The brains of this cute little all-in-one are a Lattepanda, which is a compact board containing an Intel CPU, a few GB of RAM and lots of I/O interfaces. [Ike] completed it with a 256 GB SSD, a WiFi/Bluetooth adapter and the aforementioned LCD, which displays 800×480 pixels and receives its image through the mainboard’s HDMI interface.
The case is a 3D-printed design that vaguely resembles a miniaturized iMac all-in-one computer. The back contains openings for a couple of USB connectors, a 3.5 mm headphone jack and even an Ethernet port for serious networking. A pair of speakers is neatly tucked away below the display, enabling stereo sound even without headphones.
The computer boots up MacOS Monterey just like a real iMac would, just with a much smaller display. [Ike] is the first to admit that it’s not the most practical thing in the world, but that he would go out and use it in a coffee shop “just for the lulz”. And we agree that’s a great reason to take your hacks outside.
We’ve seen a huge influx of bespoke portable computers over the last couple of years thanks to availability of increasingly powerful single-board computers. The vast majority of these have been ARM powered using something like the Raspberry Pi 4, and naturally, run Linux. Only a handful have run on x86 hardware, usually because whoever built it wanted to be able to run Windows.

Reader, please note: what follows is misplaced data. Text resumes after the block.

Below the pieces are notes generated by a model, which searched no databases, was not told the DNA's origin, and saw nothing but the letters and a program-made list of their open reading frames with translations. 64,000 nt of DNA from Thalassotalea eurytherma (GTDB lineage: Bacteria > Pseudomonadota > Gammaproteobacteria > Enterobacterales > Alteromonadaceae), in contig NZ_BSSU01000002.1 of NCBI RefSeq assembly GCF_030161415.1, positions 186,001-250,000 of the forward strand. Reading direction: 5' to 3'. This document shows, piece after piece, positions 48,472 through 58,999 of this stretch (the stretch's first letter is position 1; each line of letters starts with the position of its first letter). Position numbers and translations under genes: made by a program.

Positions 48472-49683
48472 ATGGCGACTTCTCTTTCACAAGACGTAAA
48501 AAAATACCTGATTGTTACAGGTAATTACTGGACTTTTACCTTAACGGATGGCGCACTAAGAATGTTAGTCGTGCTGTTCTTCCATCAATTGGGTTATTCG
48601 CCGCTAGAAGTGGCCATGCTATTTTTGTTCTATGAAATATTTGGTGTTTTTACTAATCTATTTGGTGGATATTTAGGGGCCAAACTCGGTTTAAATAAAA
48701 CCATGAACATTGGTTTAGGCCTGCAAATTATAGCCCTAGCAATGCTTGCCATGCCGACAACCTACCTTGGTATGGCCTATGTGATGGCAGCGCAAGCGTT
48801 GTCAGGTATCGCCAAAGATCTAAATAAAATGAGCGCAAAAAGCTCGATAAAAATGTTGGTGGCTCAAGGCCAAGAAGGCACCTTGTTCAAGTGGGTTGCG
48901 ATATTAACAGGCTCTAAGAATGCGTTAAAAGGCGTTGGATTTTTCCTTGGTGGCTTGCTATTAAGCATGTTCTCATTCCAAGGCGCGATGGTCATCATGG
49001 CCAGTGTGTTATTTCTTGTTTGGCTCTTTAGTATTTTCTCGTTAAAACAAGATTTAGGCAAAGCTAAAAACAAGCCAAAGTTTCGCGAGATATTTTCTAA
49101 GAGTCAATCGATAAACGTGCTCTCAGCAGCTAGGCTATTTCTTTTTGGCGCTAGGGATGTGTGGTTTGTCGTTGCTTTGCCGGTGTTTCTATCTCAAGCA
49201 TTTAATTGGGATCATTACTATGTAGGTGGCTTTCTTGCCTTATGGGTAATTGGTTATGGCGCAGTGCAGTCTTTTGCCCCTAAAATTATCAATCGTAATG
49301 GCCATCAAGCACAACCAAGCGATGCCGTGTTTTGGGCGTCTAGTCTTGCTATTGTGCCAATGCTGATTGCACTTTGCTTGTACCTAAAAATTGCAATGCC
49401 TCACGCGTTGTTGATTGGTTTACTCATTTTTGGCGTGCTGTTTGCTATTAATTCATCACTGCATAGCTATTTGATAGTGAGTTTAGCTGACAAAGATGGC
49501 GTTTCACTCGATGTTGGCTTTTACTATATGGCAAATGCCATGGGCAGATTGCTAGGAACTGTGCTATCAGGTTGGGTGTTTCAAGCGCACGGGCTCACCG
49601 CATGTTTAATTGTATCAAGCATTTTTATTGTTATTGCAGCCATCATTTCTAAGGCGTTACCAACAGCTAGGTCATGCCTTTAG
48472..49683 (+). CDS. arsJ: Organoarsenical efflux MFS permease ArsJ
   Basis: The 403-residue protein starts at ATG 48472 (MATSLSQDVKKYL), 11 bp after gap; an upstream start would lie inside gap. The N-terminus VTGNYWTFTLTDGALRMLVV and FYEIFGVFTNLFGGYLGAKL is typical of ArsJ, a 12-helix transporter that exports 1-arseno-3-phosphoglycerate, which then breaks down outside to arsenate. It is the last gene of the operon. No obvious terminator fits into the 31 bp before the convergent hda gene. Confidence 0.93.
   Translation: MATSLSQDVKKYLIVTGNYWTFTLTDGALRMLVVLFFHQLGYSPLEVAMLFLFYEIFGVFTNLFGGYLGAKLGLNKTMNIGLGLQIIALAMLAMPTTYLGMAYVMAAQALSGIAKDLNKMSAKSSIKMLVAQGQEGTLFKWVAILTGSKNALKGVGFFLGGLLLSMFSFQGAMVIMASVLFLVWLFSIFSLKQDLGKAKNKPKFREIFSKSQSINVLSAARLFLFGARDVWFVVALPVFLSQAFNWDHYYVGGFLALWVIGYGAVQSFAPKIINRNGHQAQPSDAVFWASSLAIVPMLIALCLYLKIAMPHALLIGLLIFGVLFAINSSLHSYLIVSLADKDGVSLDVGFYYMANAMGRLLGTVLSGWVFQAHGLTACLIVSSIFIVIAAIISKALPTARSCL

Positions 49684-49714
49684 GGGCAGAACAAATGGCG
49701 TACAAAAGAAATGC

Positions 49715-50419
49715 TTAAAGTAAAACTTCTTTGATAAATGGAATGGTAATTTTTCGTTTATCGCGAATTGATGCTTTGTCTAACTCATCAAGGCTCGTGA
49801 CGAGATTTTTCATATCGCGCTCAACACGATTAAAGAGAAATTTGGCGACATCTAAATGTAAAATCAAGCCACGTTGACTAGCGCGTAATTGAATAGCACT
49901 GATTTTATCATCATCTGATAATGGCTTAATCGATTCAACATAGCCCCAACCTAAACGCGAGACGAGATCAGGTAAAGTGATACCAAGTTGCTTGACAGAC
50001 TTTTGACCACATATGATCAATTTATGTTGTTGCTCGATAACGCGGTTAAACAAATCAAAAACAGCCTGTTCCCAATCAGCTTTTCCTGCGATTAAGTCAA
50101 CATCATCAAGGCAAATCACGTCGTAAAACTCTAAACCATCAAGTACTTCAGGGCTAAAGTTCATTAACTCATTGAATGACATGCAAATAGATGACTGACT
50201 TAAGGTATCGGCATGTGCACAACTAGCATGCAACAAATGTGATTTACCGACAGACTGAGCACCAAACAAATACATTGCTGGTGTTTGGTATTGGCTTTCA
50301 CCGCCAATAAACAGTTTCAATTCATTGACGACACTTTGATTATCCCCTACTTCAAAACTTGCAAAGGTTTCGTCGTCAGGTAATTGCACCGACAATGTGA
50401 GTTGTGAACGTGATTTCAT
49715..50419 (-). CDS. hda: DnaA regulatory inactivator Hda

But this handheld x86 Hackintosh running the latest Mac OS on the LattePanda Alpha is truly something unique. Creator [iketsj] claims it to be a world’s first, and after a bit of searching, we’re inclined to agree. While others have installed Mac OS on the LattePanda to create Hackintosh laptops, this would indeed appear to be the first handheld computer to utilize this particular hardware and software blend.
Like other custom portables we’be seen, this one starts with a 3D printed enclosure. The overall design reminds us a bit of the YARH.IO we covered last year, and even borrows the trick of reusing the membrane and PCB of one of those miniature keyboard/pointer combos. Which in this case ends up being especially important, as in keeping with Apple’s own portable Mac OS machines, the screen on this handheld doesn’t support touch.